Earlier this year, developer Petroglyph and publisher LucasArts released Star Wars: Empire at War--the finest strategy game to date that bears the Star Wars license. Now, the teams that created the original game are looking to expand on it with Forces of Corruption, a new expansion pack that will introduce the all-new playable Underworld faction, as well as add new tweaks and additions to the existing Rebel and Imperial forces. Lead designer Chris Rubyor explains.
Intergalactic GreedBy Chris Rubyor
Lead Designer, Petroglyph
After spending countless hours refining the powers of "corruption," we're ready to share some of the sinister details that make the Underworld faction unique to Star Wars: Empire at War. Before I get started, here's a quick overview of our new playable faction. The Underworld is comprised of a network of thieves, mercenaries, and some of the most corrupt bounty hunters in the galaxy. They've been brought together under the will of Tyber Zann, a crime lord who after many years in the spice mines of Kessel, has been unleashed on the Galaxy. His goal is a simple one--to take back his empire that had been seized by the Hutt cartel and to gain control of all criminal activities in the galaxy.
Before Empire at War shipped, we had many long discussions with LucasArts about the expansion pack and whether or not to build off the sides we already had or do something totally new. We came up with a few ideas, such as reigniting the Clone Wars, exploring what happens to the Galaxy post-Endor, and so on, but the concept that really seemed to resonate among everyone was corruption and being able to play with an underworld element. So that's what we went with.
Having to start from scratch let us design a totally different experience for Empire at War. We added more than 35 new units, all-new special abilities, and new gameplay mechanics via corruption. We were even able to incorporate a few twists, like offering Clone Wars-era units upgraded with weapons from the current timeline. This really helps the Underworld faction feel different, and it gives them a play style unique to Empire at War.
Since corruption is always present in the fiction of the Star Wars universe, we really wanted the player to experience it as both a playing style and also an overall mentality throughout the game. In the strategic, galactic layer, corruption gives the Underworld huge flexibility in how the faction moves, spies, and makes tactical decisions, primarily through economy, enhanced travel, and strategic manipulation of both the Rebel and Imperial factions.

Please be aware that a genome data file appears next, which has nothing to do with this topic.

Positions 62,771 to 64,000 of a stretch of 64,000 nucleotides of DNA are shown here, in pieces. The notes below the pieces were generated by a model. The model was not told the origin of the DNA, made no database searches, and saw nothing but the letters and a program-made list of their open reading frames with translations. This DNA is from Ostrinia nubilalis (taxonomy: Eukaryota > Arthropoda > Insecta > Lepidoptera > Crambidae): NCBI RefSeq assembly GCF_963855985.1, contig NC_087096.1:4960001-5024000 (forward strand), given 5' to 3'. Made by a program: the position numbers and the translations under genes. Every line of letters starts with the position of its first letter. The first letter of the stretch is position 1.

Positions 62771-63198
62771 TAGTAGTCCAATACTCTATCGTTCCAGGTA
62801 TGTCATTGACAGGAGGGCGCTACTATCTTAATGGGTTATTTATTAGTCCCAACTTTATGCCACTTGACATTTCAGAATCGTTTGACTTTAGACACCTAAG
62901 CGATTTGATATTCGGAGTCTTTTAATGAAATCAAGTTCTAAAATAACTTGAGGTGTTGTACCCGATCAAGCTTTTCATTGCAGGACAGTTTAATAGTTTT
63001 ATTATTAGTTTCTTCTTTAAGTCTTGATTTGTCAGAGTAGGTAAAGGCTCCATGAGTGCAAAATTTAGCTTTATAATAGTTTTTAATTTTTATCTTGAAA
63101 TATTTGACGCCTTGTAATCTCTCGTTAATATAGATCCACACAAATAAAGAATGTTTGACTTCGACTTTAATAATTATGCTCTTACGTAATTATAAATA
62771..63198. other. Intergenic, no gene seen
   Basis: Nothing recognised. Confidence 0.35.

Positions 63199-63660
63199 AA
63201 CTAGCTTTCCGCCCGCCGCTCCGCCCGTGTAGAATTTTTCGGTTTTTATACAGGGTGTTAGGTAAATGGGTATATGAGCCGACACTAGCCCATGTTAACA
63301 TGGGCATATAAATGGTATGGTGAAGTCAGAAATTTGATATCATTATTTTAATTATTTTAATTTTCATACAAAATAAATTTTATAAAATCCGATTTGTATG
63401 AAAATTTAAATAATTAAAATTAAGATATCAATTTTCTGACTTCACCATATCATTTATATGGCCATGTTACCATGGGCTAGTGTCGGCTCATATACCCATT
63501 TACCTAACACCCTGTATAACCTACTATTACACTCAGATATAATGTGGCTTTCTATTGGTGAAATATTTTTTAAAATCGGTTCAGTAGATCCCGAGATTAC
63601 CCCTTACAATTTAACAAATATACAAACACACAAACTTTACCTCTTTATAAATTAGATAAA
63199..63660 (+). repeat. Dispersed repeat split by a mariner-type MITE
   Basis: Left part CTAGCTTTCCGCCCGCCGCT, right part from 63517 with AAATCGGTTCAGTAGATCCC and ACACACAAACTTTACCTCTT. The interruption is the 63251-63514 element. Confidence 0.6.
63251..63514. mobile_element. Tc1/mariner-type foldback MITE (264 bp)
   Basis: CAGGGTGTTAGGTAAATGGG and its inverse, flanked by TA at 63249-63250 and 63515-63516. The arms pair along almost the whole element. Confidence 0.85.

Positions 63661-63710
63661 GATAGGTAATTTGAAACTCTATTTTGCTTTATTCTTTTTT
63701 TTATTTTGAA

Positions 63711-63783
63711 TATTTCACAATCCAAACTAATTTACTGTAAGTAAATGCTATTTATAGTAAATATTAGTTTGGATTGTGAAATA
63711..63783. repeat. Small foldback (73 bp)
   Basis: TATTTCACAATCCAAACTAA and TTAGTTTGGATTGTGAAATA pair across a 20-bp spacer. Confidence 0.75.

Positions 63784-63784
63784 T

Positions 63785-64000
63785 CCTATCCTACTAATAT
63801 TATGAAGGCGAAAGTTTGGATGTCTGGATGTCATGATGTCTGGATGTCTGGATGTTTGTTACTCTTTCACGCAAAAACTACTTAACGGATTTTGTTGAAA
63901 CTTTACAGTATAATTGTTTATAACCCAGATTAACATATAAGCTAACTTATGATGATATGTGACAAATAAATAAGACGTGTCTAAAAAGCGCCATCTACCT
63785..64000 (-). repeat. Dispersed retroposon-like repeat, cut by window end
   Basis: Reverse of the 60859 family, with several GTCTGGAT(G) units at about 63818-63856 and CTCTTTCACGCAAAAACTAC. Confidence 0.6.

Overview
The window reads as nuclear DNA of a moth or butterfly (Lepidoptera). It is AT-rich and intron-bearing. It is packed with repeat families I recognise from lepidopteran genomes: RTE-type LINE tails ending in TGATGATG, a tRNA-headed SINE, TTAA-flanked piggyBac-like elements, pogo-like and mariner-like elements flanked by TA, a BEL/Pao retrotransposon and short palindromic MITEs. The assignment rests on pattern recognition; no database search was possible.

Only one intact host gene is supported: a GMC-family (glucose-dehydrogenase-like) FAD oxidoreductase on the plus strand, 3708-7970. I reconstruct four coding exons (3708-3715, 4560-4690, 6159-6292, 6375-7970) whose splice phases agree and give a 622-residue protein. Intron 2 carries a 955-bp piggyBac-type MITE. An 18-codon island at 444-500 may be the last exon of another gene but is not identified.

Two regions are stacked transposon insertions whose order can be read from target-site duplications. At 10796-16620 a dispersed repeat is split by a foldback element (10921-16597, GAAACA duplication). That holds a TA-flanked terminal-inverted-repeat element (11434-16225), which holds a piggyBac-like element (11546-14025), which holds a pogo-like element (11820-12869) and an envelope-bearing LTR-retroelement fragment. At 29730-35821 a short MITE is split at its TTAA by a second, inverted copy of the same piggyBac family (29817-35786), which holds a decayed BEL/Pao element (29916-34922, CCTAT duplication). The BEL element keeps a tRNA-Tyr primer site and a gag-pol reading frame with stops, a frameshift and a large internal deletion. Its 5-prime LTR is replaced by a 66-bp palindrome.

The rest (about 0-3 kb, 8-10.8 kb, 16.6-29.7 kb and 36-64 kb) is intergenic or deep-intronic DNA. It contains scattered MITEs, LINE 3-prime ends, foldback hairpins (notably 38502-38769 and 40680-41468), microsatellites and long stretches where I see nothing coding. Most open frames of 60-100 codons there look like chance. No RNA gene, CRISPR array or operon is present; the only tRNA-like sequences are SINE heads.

The primary purpose of corruption is to generate cash, and it allows access to black-market technology. Essentially, it works like a mining facility, extorting a percentage of credits from planetary income generated during a galactic day. The Underworld requires large quantities of cash for pretty much everything, and corruption is the primary way for it to generate income.
Unlike the other factions, the Underworld has no real technology tree--so this faction doesn't gradually research new-and-improved units and buildings. The production of units is simply based on the proper ground structures and space-station size. This may seem like insanity, but after all, the seedy criminals of the Underworld don't need to research technology. They just buy it.
This leads us to the black market. Since the Underworld has no tech tree, units don't come equipped with special powers. Instead, these abilities must be purchased through the black market, usually at a high price. So if you want to equip your Vengeance frigates with cloaking technology, you need to buy the tech from a black market on a corrupted Imperial world. If you want access to carbonite warheads for your missile-attack launcher, you'll need to buy the technology from the Rebel black market.
Corruption also involves mobility and sabotage. When corruption is established on a specific planet, the corrupted world will form a "web" with another nearby corrupted system, creating a unique hyperspace corridor specific to Underworld players. This gives the Underworld faster travel times between worlds, which helps avoid any entanglements that may be waiting.
Sabotage lets the Underworld selectively choose which structures and ships to "decommission." Of course, like everything in the Star Wars universe, this ability costs cash, but it can be extremely effective when targeting specific worlds to occupy.
The final components of corruption are unique attributes that have a positive effect for Rebel and Imperial factions. For example, on the strategic layer, enemy players may notice their ships and vehicles can be built slightly more quickly, that their smugglers will no longer expire, or even that their units produced at cantinas will cost a lot less on corrupted planets. So for the opposing factions, we've built "incentives" to keeping the elements of corruption around...even if it's only temporary.
Corruption gives the members of the Underworld a new and unique way to play and influence events in their quest for complete galactic domination. Of course, since we're building Empire at War to be a balanced real-time strategy game, there will definitely be powerful counters for the Rebel and Imperial factions to thwart the Underworld's efforts. But we'll save that for another update.